As I mentioned in my previous post, my research at the University of Texas Marine Science Institute secured a place for me among over two-thousand posters at the 2012 Ocean Sciences Meeting. I could talk about presenting this poster, the talks I went to, or the other activities arranged for the undergrads: including a field trip to the beautiful Great Salt Lake. I could even talk about the city itself, and walking through museums and Mormon tabernacles. However, I’d rather talk about two things I have been pondering since the conference: communication and education.
This meeting is important for many ocean scientists, allowing them to ‘show off’ their latest research in front of their colleagues. Yet even among these experts – chosen to present their outstanding work before dozens to hundreds of people – there are fundamental challenges to communication. This is partly, no doubt, due to the fact that some of the talks deal with subjects that are, to many outside of the field at least, dry and uninteresting; however, there were still many presenters seemingly talking to themselves – assuming that other scientists were as knowledgeable as them about their area of research. The wonderful thing about researchers is that their commitment to obtaining accurate, detailed and high-quality information can also cause them to overlook the importance of clearly communicating this information to others.
One of the most interesting things I participated in during the meeting was a student workshop aimed at giving effective presentations. The speaker, a marine biologist, taught us how to draft a talk from the drawing board to the computer, using PowerPoint as a tool and not a crutch. I came to realize that anything from tone of voice, to text size, to figure coloration can become an important element of the presentation. Part of me thought that most of what he said was common sense. However, as I tried to attend talks afterward I could barely sit through them, shifting uncomfortably at every unexplained figure and uncomfortable pause. I thought “why was the workshop only intended for students and not everyone?” To be clear, I’m not blaming the scientists; I’m sure that it is demanding to be charged with so many responsibilities: researcher, advisor, educator, and communicator to a wide range of audiences. In every field there will always be good presenters and bad presenters, good communicators and bad communicators.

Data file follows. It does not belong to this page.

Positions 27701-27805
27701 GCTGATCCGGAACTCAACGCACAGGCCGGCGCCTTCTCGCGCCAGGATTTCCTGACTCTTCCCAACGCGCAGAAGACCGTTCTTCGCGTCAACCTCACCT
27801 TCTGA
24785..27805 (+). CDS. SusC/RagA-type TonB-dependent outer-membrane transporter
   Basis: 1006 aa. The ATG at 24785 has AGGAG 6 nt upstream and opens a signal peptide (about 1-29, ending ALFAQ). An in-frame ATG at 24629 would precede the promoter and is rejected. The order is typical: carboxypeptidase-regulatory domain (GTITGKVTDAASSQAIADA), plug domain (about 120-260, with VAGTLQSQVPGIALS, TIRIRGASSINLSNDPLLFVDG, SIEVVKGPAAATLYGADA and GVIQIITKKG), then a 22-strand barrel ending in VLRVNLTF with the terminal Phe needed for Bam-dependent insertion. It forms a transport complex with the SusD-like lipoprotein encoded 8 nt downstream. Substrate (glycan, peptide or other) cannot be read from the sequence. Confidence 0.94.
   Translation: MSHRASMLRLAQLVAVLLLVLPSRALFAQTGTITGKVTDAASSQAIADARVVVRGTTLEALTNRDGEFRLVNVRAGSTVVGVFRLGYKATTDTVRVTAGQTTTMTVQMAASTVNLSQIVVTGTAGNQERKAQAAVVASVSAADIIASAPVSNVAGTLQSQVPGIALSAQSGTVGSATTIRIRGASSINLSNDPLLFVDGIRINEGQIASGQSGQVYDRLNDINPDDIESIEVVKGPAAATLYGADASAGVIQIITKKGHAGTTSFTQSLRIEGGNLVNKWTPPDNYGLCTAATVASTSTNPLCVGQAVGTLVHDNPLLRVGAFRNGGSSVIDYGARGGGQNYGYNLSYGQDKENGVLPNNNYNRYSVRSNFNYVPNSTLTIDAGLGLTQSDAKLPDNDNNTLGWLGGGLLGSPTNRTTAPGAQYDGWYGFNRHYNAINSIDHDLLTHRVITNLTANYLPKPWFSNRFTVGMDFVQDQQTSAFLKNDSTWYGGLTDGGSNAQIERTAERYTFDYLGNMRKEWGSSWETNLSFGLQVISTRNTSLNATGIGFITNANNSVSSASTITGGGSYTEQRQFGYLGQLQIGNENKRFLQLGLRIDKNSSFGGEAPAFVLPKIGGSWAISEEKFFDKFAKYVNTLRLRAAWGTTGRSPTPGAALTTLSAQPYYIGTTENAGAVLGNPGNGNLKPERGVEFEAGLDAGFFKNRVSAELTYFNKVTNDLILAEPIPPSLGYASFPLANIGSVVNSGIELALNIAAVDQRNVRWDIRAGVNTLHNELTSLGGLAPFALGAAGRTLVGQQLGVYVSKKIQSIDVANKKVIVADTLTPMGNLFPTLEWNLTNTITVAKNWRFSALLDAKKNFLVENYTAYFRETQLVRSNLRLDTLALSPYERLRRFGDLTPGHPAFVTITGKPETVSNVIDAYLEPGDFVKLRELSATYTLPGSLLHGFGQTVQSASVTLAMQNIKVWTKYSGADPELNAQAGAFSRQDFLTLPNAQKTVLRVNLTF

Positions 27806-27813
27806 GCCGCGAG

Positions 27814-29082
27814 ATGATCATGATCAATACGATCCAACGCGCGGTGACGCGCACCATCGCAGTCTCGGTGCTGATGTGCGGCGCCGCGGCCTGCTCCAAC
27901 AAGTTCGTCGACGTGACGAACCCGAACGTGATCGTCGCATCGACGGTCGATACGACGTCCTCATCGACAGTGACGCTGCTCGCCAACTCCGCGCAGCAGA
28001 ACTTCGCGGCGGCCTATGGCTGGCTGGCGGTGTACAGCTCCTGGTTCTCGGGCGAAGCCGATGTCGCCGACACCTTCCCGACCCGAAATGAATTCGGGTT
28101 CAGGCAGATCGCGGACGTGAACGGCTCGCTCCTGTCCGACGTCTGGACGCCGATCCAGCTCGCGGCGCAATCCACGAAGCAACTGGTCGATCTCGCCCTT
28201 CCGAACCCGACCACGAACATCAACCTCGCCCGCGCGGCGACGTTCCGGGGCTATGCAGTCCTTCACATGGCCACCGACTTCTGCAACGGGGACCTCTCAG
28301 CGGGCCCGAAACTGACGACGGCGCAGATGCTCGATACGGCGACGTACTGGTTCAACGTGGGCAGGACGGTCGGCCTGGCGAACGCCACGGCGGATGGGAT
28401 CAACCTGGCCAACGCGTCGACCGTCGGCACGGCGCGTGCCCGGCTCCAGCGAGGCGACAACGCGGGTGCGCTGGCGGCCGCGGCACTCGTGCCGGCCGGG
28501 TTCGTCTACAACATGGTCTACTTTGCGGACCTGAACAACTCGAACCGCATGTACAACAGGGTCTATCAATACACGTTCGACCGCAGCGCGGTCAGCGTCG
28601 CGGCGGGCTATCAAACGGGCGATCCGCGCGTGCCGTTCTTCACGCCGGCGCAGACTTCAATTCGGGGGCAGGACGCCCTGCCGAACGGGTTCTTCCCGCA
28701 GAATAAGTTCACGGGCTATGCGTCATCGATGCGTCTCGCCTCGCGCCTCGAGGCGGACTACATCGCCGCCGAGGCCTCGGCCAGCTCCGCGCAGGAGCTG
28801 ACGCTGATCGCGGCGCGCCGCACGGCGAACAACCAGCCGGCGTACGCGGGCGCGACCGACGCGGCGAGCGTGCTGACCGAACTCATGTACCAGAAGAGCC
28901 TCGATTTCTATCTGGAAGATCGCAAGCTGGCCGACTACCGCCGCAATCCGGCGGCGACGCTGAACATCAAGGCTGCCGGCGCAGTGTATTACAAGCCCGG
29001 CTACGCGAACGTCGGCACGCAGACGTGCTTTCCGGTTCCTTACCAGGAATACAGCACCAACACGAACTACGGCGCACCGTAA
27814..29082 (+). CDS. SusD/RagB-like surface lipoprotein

I also attended an interesting plenary session on graduate student recruitment in which the speaker noted that a significant proportion of incoming undergrads who are interested STEM (Science, Technology, Engineering and Mathematics) majors are lost to other fields prior to graduation. So why is it at universities, where there are many top notch faculty, that these students are being lost? You would think that with all the available in and out-of-class opportunities (hands-on projects, field sites, research positions, and grants that can take students around the globe, for example) that this would be the phase where the sciences are snatching up willing students left and right. So is it the curriculum, or the way it is presented? Perhaps it’s a little bit of both: sometimes I joke that although I love my major (Environmental Science), I dislike almost every single class I am required to take for it. Why? After two and a half years of college, I feel like I am only just beginning to have the opportunity to take applied math and science courses. No longer do I sit through a lecture thinking “how exactly will I use this later?”At the same time, however, I am apprehensive for those classmates who intend to work just after they graduate: they’ll only have one or two years of practical experience before being thrust out into the real world. But is the point of a math or science education to prepare you for this ‘real world’, or the world of academia? And how beneficial is ‘weeding out’ in the early stages of undergrad when many upper level courses seem less demanding? Are we saying that there are only certain people who are ‘good enough’ to be math and science majors? I don’t have answers to these questions, and I am not trying to downplay the importance of learning theory before applying it. I’m only saying that these may be the concerns of many undergraduates – who perhaps get a different perspective during college, especially after a particularly inspiring grade-school teacher has shown them how cool math and science can be.